Detroit jazz bassist Marion Hayden is best-known nationally as a charter member of the group Straight Ahead that recorded for Atlantic Records alongside violinist Regina Carter. In addition, she has been a first-call player on a local and regional level for three decades, and this debut recording as a leader showcases her modern mainstream jazz style with a band of established stars and two of her fellow Motown residents. Hayden is a joyous performer who swings like mad, and can melodically lead the way, as heard on several of these selections culled from different post-bop sources. The front line is awesome, with Detroit reedman Wendell Harrison joining formidable trumpeter Cecil Bridgewater and peerless trombonist Steve Turre, while the rhythm section with Hayden, pianist Kirk Lightsey, and drummer Ralph Peterson,Jr. is just as potent. Bridgewater in particular is stellar on this date, wailing on a short or an extended, one-key-higher version of Lee Morgan's "Mr. Kenyatta," or using his muted trumpet effectively on Charlie Parker's "Perhaps." Hayden pays tribute to her longtime friend and collaborator Kenn Cox on "Buhaina," an Art Blakey tribute with some rich horn charts alongside stirring rhythm changes moving from stop-start accents to shuffle beat and modalities in the main. Hayden's lone original composition, "Sumpin' Like Dat," is one of several tunes where her plucked or bowed bass leads out, in this case on a swinging neo-bop foundation that has Native American inferences. Detroit vibraphonist Rob Pipho guests on the more contemporary beat via Ahmad Jamal of Kamau Kenyatta's "Destiny" swaying in a Southern breeze. There's no filler or left-over material here, everything is rock-solid, the musicianship inspiring, and Hayden proves her mettle in good company on this fine effort, heartily recommended to all jazz fans.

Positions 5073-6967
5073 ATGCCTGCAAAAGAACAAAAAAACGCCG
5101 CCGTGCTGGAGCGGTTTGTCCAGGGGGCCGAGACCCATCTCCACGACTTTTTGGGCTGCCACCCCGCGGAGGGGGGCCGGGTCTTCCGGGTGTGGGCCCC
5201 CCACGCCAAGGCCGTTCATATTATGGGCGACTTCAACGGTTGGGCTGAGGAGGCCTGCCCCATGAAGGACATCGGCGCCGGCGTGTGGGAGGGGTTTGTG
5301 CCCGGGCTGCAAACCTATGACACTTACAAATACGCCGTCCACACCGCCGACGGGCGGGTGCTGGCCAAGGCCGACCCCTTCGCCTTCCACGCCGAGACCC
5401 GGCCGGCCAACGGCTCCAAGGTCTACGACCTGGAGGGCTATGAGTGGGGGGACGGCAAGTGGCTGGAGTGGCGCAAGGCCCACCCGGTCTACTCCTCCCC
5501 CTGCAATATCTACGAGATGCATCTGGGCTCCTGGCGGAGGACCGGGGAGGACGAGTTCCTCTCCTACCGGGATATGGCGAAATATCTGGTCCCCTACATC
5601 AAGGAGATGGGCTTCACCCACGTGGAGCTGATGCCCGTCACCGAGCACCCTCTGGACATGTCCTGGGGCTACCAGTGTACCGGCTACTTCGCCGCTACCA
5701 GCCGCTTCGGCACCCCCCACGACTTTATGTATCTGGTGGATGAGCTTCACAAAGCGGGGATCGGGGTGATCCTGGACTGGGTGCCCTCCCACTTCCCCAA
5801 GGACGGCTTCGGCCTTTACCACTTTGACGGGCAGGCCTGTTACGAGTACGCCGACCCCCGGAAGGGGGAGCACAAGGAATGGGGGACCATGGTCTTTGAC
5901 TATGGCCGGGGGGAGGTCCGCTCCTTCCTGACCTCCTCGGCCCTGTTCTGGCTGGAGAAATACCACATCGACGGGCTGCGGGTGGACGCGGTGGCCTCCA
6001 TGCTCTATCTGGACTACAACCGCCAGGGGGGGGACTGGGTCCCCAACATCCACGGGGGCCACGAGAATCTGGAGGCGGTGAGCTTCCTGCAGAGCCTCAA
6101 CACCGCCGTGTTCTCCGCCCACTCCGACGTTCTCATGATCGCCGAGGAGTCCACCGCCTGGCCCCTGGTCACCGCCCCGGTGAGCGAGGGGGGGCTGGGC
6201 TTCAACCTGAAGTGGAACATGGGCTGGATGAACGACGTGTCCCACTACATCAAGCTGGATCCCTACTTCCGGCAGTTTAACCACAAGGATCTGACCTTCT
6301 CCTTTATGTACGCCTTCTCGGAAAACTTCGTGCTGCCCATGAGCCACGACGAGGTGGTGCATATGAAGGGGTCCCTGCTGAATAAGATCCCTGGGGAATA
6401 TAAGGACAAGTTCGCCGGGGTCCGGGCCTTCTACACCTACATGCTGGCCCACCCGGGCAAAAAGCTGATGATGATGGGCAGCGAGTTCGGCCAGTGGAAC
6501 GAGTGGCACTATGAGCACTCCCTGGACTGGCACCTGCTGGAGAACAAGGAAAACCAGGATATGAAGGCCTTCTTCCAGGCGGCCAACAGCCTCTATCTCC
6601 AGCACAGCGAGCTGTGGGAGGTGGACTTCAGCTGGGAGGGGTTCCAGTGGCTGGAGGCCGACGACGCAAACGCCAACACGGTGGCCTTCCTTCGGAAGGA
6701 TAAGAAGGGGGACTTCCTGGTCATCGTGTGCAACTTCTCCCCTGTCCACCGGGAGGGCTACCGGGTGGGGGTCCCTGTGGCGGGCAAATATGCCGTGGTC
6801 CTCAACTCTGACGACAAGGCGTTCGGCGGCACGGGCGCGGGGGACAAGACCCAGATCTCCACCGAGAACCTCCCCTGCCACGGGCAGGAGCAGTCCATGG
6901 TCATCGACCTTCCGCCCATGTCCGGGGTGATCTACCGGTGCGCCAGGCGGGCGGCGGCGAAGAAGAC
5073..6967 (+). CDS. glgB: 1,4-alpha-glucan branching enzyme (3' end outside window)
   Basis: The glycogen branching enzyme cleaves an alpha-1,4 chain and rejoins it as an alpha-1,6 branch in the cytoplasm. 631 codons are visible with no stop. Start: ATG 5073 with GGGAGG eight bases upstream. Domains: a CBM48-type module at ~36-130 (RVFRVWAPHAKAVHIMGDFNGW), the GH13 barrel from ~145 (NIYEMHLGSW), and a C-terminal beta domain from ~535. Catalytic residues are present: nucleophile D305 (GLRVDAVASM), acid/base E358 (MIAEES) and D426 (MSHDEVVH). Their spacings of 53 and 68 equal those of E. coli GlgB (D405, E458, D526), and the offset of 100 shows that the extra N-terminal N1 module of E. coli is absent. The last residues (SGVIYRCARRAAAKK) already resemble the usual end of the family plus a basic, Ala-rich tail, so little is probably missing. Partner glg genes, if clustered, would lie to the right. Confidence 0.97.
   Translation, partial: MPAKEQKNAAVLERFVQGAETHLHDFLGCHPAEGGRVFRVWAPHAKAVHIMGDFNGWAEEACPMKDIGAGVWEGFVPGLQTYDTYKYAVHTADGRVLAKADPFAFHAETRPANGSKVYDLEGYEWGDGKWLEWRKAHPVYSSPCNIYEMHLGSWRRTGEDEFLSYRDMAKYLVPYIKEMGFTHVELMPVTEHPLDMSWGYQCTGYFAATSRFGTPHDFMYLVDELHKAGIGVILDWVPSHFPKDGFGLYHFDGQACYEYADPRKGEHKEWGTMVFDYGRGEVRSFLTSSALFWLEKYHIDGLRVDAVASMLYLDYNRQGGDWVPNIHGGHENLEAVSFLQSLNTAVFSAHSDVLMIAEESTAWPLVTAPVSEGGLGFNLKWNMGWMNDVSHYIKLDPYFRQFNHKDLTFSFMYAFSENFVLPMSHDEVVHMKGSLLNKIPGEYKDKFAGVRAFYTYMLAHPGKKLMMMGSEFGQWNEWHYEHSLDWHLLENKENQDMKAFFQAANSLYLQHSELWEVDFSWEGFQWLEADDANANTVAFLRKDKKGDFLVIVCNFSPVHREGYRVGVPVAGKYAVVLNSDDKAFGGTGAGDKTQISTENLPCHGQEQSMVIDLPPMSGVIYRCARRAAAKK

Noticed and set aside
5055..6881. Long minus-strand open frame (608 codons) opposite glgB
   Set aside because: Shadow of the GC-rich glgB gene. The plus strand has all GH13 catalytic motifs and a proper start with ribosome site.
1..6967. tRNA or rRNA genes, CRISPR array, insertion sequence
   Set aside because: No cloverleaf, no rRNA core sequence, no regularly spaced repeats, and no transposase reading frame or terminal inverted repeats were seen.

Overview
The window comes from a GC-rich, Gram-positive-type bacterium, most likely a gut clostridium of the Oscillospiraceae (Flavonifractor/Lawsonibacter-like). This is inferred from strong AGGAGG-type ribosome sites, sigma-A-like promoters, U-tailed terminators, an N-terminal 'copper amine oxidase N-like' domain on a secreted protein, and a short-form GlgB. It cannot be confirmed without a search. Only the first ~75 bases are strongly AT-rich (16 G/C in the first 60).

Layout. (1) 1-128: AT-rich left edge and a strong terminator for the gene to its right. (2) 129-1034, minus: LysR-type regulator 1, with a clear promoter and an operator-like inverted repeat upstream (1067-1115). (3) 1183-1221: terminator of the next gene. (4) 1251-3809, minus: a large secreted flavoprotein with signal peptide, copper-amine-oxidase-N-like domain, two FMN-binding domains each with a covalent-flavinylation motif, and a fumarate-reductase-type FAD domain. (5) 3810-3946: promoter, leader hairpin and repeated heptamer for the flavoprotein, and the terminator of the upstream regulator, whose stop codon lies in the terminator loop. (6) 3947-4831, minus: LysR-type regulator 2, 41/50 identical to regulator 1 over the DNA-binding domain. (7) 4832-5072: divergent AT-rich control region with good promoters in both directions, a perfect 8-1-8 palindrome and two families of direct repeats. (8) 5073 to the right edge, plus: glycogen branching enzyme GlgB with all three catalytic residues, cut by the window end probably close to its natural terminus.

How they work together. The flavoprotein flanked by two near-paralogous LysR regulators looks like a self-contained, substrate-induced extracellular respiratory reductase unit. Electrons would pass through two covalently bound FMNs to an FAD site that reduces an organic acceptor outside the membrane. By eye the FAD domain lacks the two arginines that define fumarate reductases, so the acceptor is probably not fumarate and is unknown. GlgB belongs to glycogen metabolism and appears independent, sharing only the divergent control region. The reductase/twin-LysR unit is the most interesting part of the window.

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AllMusic Review by Michael G. Nastos